Litchfield Montessori School

Preschool in Northfield, CT 06778

5 Knife Shop Road
Northfield, CT 06778
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We are committed to serving the whole child, guided by the principles of Dr. Maria Montessori, dedicated to nurturing the child’s love of learning, preserving the child’s sense of wonder, encouraging independence and imagination, and fostering respect for our world’s social and cultural diversity.

Child Ages:
1.5 years - 15 years
Licenses & Accreditations:
Connecticut Department of Public Health - CAIS Accredited
Hours of Operation:
Monday-Friday: 7:45am - 5:00pm

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Dr. Montessori felt that the goal of the educational process should not be to fill the child with facts but rather to cultivate the childs own natural desire to learn.

Children between the ages of three and six can pick up knowledge and understanding effortlessly, spontaneously and joyfully. Dr. Montessori called the childs mind at this stage absorbent and discovered that during these years there are sensitive periods when the child shows an unusual ability to acquire particular skills compared to any other time in his life.

Classroom environments in Montessori education are prepared by scaling to a childs size and gearing to his or her inner needs, allowing the child to learn by his or her own choice and at his or her own pace. Believing that children are best able to comprehend their environment in very concrete, hands-on ways and through immediate personal contact, Dr. Montessori designed materials to lead the child toward the ability to work in abstractions in numbers, letters and ideas. These materials are meant only as a means to an end and are to be relied upon less as the child becomes increasingly more able to work with abstractions. Feeling that there is an important correlation between muscular activity and learning, Montessori incorporated movement into the use of the equipment, which includes error-control factors that the child can understand without having to be told.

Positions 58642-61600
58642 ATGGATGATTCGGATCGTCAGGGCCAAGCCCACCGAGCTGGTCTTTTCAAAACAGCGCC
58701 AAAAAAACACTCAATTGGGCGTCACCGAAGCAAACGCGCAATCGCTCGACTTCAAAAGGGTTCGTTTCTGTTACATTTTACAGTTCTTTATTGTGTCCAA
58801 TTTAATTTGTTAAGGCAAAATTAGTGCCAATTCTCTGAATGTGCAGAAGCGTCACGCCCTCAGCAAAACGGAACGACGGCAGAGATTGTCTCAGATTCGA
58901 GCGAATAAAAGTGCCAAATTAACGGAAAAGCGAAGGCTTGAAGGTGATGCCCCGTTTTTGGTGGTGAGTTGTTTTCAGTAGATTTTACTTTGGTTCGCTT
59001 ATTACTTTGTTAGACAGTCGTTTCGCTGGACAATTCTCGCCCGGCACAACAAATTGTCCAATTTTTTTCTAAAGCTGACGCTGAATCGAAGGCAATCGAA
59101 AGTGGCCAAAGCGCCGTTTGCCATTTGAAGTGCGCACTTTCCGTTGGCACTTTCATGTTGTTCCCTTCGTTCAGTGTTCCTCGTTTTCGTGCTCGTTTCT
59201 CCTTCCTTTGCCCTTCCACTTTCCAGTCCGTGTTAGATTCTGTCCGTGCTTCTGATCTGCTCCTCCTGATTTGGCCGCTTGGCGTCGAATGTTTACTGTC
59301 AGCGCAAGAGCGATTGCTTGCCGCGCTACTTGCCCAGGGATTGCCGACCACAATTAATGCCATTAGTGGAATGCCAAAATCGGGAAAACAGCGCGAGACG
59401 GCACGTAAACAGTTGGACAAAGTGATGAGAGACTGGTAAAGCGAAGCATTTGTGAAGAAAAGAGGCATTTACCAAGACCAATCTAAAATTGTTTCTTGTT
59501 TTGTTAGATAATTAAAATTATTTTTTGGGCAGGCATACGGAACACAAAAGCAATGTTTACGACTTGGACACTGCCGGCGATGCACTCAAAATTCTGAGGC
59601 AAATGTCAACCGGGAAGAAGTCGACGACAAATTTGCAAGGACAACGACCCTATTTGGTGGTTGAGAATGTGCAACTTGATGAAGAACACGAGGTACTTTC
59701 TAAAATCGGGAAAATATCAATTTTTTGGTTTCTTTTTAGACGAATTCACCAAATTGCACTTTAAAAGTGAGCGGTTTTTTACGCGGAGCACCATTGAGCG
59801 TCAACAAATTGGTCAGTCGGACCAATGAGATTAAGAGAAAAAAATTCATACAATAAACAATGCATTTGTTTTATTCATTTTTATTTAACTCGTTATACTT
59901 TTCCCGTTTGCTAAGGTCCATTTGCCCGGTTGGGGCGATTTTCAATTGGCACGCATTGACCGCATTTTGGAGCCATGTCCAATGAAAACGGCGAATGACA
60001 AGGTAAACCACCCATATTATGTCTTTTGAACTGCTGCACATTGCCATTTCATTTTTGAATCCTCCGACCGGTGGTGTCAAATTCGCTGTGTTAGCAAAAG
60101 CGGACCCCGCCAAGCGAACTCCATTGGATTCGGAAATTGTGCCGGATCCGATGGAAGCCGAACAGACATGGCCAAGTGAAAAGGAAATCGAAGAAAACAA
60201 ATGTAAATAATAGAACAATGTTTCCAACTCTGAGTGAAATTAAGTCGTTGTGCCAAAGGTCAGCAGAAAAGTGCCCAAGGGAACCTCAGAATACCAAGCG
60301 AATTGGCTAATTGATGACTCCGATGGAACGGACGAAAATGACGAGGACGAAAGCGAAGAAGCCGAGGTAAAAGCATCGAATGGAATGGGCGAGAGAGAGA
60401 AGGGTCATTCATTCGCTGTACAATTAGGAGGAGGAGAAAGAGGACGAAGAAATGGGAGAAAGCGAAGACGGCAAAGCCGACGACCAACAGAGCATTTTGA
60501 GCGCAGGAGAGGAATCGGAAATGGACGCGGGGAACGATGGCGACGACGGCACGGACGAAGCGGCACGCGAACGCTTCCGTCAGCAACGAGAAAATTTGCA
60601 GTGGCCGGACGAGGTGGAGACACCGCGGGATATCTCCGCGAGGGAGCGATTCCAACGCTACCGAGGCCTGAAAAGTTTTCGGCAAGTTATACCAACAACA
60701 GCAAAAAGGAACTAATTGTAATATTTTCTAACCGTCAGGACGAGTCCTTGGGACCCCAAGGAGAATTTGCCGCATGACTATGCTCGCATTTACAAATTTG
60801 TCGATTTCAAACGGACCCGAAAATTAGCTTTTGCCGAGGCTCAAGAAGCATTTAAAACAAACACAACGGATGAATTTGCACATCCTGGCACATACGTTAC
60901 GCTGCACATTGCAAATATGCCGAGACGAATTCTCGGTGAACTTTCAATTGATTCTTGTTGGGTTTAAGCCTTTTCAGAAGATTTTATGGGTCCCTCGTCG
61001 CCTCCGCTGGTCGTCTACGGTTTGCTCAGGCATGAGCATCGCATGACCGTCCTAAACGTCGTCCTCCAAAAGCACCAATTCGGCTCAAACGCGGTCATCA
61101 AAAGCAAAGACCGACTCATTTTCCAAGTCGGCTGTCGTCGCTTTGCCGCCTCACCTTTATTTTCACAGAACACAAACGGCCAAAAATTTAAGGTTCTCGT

The teacher serves as an enthusiastic guide in the childs progress from simple to complex, rudimentary to refined, outer to self-control. Next to learning from ones own experience, the child learns best from other children. Therefore, children are grouped in three-year age groups to give children a series of models for imitation and older children the opportunity to reinforce their own knowledge by helping younger children. Competition has no place in Montessori education until after the child has gained confidence in his or her own abilities.

Dr. Montessoris research indicated that children have fantastic powers of concentration if properly stimulated, far exceeding that of most adults. Children would rather work than play when given a choice between toys and stimulating work. Montessori educators have a responsibility to train childrens characters to achieve self-discipline and self-direction which result from the mastery of firsthand experience and fulfillment of the inner urge to expand and grow in ones own way. This growth is achieved without jeopardizing the rights of others to have this same privilege.

While these are some of the basic Montessori principles, explanation alone cannot describe what must be seen to be understood. Dr. Montessoris insights into the inner needs and workings of children led to her respect for their initiative and ability and her expectation that they will naturally do what is right without being forced, resulting from direct observation of children in actual classroom situations. Through observation of a Montessori class in action, one can understand the secret of her success.


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